Economists increasingly stress the importance of investment in intangibles such as human and knowledge capital as a way to stimulate economic growth. This column examines how intangibles contribute to economic growth in Japan and Korea. Though intangible investment has increased in both countries in recent decades, the amount of tangible investment has been greater. This is different from what is observed in western advanced economies, which can be explained by the less developed financial markets in eastern Asia.
Hyunbae Chun, Tsutomu Miyagawa, Hak K. Pyo, Konomi Tonogi, Friday, October 9, 2015 - 00:00
Joshua Aizenman, Yothin Jinjarak, Donghyun Park, Saturday, February 14, 2015 - 00:00
Matthias Helble, Boon-Loong Ngiang, Monday, September 8, 2014 - 00:00
Ayako Saiki, Sunghyun Henry Kim, Sunday, February 2, 2014 - 00:00
Before the introduction of the euro, it was hoped that by promoting increased intra-regional trade it would increase business-cycle synchronisation within the Eurozone, and thus help it to fulfil the criteria for an optimum currency area. This column presents recent research that compares the evolution of business-cycle synchronisation in the Eurozone and east Asia. While the euro has had some impact on business-cycle synchronisation in the Eurozone, it has done so not through increased intra-regional trade intensity, but rather through some other channel – most likely financial integration.
Philipp Hühne, Birgit Meyer, Peter Nunnenkamp, Wednesday, July 31, 2013 - 00:00
One of the few areas where multilateral trade talks are making progress is the so-called Aid-for-Trade Initiative designed to remove frictional barriers to trade such as in transportation, communication and energy infrastructure. This column discusses research suggesting that both donors and recipients benefit from the aid. Aid-for-Trade, however, seems to best promote the exports of middle-income countries rather than, for instance, sub-Saharan African ones.
Pradumna B. Rana, Chia Wai Mun, Monday, April 1, 2013 - 00:00
The global economy was once dominated by north-north relations, with some limited concern for north-south relations. This column argues that south-south economic relations now matter and explains what new ‘look east’ policies that are being implemented in south Asia mean for the global south and the global economy.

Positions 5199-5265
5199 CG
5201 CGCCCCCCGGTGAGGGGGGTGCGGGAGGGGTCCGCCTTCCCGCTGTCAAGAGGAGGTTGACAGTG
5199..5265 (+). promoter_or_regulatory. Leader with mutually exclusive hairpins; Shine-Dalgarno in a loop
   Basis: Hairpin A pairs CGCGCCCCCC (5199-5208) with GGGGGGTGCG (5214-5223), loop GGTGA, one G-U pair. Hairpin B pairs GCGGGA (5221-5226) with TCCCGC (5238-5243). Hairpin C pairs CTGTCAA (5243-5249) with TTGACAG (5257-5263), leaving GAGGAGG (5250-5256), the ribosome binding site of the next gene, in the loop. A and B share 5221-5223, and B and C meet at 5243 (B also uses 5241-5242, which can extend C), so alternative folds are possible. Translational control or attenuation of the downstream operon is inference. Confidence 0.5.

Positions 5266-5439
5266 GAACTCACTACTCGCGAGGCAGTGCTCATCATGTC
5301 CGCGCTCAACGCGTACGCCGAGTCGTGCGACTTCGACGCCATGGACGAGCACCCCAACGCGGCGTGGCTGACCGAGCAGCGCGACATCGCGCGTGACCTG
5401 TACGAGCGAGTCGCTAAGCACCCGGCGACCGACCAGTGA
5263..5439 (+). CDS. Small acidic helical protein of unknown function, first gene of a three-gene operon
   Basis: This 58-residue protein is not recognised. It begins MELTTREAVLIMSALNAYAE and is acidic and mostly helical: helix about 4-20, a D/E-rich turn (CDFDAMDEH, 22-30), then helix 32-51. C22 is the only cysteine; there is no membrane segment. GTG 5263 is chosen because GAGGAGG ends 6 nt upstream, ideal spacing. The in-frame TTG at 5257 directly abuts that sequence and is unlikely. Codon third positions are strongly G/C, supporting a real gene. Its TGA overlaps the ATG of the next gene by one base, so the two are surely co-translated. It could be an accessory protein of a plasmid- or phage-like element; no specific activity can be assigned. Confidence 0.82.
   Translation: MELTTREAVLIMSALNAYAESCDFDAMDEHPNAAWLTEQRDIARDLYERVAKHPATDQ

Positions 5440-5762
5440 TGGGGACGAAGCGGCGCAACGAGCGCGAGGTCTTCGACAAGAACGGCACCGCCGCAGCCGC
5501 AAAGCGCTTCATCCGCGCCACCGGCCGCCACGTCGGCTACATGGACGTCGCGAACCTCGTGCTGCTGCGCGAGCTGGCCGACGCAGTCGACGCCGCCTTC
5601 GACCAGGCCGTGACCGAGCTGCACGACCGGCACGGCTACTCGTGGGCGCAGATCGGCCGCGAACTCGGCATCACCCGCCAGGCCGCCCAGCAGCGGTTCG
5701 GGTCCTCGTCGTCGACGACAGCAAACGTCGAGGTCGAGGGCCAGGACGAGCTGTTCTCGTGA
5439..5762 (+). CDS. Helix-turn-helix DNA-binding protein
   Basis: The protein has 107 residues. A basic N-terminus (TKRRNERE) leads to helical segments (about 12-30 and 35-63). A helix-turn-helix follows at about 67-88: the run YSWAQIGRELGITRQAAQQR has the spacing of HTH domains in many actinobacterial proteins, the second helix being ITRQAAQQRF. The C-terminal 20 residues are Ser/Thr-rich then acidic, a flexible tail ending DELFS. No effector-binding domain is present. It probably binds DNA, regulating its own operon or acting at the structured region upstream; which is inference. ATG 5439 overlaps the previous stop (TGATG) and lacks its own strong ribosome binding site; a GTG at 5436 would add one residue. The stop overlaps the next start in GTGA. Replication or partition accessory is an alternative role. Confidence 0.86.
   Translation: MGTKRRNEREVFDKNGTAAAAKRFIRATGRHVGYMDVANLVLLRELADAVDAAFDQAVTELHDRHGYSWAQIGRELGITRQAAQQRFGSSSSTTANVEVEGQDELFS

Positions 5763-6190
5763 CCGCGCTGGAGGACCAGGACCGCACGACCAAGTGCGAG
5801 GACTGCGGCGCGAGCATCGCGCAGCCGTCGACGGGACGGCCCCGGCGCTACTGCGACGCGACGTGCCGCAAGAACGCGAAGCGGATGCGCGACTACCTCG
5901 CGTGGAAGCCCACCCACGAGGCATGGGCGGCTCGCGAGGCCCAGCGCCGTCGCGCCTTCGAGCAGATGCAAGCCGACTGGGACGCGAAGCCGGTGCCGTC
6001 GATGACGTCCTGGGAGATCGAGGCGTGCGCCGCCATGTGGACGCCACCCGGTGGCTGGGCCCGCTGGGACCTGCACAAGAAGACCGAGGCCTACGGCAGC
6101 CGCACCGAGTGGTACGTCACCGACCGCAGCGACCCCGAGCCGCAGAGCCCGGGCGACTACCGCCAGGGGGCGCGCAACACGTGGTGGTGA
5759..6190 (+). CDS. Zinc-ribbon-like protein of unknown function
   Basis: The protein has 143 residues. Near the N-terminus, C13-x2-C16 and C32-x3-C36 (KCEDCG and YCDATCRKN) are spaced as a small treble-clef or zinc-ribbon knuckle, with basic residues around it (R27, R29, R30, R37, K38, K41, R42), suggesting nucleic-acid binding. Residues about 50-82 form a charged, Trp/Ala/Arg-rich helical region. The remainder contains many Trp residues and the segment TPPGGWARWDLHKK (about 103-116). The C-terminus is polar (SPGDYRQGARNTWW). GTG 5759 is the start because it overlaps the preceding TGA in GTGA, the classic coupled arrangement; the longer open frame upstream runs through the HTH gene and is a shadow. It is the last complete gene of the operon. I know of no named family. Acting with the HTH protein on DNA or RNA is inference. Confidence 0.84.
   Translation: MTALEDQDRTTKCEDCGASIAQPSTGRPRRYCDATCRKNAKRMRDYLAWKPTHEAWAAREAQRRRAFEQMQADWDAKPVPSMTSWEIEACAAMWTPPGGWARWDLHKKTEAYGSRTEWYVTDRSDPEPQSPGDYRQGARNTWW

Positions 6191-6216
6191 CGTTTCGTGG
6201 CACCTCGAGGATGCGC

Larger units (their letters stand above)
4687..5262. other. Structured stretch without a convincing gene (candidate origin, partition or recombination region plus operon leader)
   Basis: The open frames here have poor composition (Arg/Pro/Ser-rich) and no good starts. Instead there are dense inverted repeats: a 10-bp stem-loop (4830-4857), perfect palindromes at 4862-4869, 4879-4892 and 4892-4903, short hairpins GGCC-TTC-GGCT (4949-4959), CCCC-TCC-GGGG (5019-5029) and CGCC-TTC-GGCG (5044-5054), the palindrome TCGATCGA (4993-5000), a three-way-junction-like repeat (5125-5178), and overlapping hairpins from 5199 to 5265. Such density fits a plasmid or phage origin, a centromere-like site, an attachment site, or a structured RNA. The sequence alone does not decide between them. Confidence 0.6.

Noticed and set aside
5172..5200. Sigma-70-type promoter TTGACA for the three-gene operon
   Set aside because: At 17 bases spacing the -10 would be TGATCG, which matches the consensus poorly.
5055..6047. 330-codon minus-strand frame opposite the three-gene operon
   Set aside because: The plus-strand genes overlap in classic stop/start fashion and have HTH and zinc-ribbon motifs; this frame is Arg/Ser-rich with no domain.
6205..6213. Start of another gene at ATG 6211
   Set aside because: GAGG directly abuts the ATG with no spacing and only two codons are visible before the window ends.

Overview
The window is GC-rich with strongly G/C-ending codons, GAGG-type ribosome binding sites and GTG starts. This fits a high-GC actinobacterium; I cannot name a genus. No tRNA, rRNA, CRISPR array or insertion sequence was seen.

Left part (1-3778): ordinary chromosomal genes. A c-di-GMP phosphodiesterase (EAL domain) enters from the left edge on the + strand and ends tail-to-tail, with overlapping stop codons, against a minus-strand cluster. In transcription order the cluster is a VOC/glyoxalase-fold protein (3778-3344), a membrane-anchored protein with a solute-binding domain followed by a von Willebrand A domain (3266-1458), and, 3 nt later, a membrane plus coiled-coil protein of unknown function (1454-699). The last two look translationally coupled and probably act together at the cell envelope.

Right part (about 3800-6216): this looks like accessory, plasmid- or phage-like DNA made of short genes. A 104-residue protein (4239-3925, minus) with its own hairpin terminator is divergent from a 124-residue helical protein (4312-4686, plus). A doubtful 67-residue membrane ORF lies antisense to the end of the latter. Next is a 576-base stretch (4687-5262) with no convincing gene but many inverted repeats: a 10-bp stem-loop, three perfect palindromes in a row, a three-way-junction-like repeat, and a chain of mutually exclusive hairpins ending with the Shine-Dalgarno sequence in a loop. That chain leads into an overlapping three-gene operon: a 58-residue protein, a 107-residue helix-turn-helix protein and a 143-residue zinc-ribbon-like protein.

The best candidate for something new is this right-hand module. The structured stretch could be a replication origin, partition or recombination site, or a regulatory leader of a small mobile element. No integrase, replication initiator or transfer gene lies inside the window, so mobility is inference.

Ganeshan Wignaraja , Thursday, February 21, 2013 - 00:00
Until 2012, the past decade saw Indonesia’s growth maintain a respectable momentum. This column argues that recent hints of political dirigisme presents Indonesia with a stark development choice. Policymakers can continue their tightening of political control – staving off the trade effects of a global crisis in the run up to elections next year – or they can orient the economy outward, with complementary policies to sustain long-term growth.
Alicia García-Herrero, Tuuli Koivu, Friday, April 16, 2010 - 00:00
If China’s currency does appreciate, what impact will it have? This column argues that while Chinese exports will fall, so will Chinese imports, because China imports components from other East Asian countries that are then processed before being exported to western markets. A 10% rise in the renminbi would reduce imports of components by 6%.
Joshua Aizenman, Monday, November 30, 2009 - 00:00
The spectacular increase in hoarding of international reserves by emerging markets since the East Asian crisis has been one of the defining features of global imbalances. This column explores lessons from the crisis regarding alternatives to massive hoarding. It says that the crisis validates the need for external debt management policy and that the presence of fire-sale externalities associated with deleveraging, optimal external borrowing-tax cum international reserves hoarding-subsidy reduces the cost and the scale of hoarding international reserves.
Masahiro Kawai, Ganeshan Wignaraja , Tuesday, September 15, 2009 - 00:00
East Asian economies adopted numerous preferential trade agreements over the last decade. This column summarises the results of a survey of firms in the region examining the effects of those trade deals. The region’s exporting manufacturers largely view trade preferences positively, though further policy action is needed to maximise the potential benefits.
Peter Drysdale, Hadi Soesastro, Tuesday, April 7, 2009 - 00:00
This column says the G20 summit was a remarkable event as leaders crafted a coherent set of strategies to address the crisis. The Asian participants emerged as a constructive force, agreeing to expand their role in IMF funding and governance, ease the trade credit bottleneck, and advocate the standstill on trade barriers.
Hadi Soesastro, Tuesday, March 10, 2009 - 00:00
The G20 has stepped up to provide political guidance to global economic governance. This column argues that East Asian members should embrace a pro-active role aimed not only at securing their role in global economic governance but also at increasing East Asia’s effectiveness in projecting the region’s strategic efforts towards global economic recovery.